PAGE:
— your suppliers’ footprint for the raw materials
— your footprint of your production processes (and customer services, too)
— your customers’ footprint when using your product
— the recyclability/reusability of the end-of-life product (and any scrap produced along the way)

  • See if your industry has something like the Higg Index.  And if not, help create one!
  • Think holistically — perhaps something that seems unsustainable (e.g., fossil-fuel-derived polyester) might be best if it enables greater sustainability in other parts of the system (e.g., washing, dying, end-of-life recyclining)
  • Finally, keep looking for improvements, such as bacteria that can make biodegradable polyester


Personal interview with Kevin Myette

Higg Index:


Note: this post originally appeared in the Huffington Post: Mitigating Environmental Impact of Apparel: REI

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Kraft: the “$40 Billion Start-Up” Spurs Innovation

Point: Open innovation can accelerate new product development

Story: When Irene Rosenfeld took over as CEO of Kraft, she saw an anemic innovation pipeline. IrenePhotoThe company had 2000 corporate R&D staff — scientists, engineers and chemists — but new products weren’t flowing rapidly enough.   Her solution to encourage innovation?  To get everyone to “Think of Kraft as a $40 billion start-up,” she said at the World Business Forum on October 7, 2009.  One way to emulate start-up thinking is to be open to new ideas from anywhere and quickly turn them into something valuable. Kraft reached out beyond its corporate R&D to enlist the help of employees across the whole company, as well as suppliers and partners, to spur innovation.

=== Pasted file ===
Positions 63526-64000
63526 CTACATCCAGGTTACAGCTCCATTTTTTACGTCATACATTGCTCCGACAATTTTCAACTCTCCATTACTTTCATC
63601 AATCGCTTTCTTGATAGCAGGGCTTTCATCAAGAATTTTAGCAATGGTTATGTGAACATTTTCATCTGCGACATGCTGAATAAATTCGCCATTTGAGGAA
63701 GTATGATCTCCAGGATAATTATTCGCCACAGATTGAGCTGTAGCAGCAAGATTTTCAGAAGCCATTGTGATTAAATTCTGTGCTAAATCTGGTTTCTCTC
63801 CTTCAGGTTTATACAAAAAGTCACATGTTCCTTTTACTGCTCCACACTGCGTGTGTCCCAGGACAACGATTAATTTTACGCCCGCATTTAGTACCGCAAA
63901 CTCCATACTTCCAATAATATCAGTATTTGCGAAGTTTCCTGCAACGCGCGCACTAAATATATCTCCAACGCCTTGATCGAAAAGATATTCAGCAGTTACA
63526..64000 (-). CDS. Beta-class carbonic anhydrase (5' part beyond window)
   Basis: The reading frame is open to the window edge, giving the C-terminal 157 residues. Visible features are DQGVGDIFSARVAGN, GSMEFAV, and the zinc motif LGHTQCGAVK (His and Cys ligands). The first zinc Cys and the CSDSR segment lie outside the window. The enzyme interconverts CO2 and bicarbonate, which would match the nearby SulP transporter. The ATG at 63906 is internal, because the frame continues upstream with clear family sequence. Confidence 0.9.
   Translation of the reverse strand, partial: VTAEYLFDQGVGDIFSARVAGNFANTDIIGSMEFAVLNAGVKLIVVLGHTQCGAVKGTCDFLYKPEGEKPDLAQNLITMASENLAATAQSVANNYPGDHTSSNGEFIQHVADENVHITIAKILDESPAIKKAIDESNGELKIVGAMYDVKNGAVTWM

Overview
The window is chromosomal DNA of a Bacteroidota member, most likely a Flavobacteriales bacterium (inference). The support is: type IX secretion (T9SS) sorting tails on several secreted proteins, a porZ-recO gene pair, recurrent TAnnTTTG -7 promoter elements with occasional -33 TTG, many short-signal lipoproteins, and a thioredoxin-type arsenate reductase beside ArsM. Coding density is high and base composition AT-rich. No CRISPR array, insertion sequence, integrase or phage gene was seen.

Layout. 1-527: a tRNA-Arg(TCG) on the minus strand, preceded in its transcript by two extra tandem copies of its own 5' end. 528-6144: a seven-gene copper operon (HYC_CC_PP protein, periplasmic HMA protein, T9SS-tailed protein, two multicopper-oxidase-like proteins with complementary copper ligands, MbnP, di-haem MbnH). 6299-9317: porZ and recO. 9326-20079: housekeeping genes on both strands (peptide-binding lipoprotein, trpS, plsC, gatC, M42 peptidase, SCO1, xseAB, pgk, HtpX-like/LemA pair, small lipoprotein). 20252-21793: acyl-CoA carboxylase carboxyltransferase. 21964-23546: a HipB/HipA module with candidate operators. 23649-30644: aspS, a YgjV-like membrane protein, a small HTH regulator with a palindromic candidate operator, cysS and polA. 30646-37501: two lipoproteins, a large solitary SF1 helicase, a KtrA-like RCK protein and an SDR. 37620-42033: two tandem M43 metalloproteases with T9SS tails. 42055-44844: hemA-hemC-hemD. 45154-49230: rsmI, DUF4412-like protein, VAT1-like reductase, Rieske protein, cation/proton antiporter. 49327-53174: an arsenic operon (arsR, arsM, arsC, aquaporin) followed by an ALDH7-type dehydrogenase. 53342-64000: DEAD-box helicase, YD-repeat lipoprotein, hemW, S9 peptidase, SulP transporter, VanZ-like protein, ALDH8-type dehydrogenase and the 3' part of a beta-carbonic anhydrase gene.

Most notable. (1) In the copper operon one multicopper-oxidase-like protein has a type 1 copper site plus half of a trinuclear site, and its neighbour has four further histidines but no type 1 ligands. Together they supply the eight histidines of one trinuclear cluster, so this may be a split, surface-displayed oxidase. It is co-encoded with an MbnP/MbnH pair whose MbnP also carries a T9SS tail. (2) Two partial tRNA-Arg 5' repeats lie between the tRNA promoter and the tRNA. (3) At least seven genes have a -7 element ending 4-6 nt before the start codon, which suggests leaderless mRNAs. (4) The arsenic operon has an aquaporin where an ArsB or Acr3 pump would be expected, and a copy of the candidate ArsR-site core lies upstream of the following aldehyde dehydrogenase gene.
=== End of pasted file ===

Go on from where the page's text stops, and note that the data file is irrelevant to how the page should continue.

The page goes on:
For example, Kraft runs an online “Innovate with Kraft” program whereby anyone can submit product ideas.  Although skeptics call such programs gimmicks or fads, Rosenfeld maintains that they’re not gimmicks if the programs and the ideas generated from them are being used.

Kraft’s recent new product introduction, Bagel-fuls (frozen bagels pre-filled with Philadelphia brand Cream Cheese), for example, came from an unsolicited idea from a third-generation bagel maker in a niche market. The idea was a win-win for both companies: it solved some technical challenges that Kraft had faced in delivering a bagel and cheese combo, and it expanded the bagel-makers product beyond his niche.

Rosenfeld also mentioned the value of platform-based innovation (ideas that span multiple brands and geographies) in the innovation process.  Now, “Our innovation pipeline is quite full,” Rosenfeld remarked, with new products coming out in four core areas: Snacking, Quick Meals, Premium and Health & Wellness.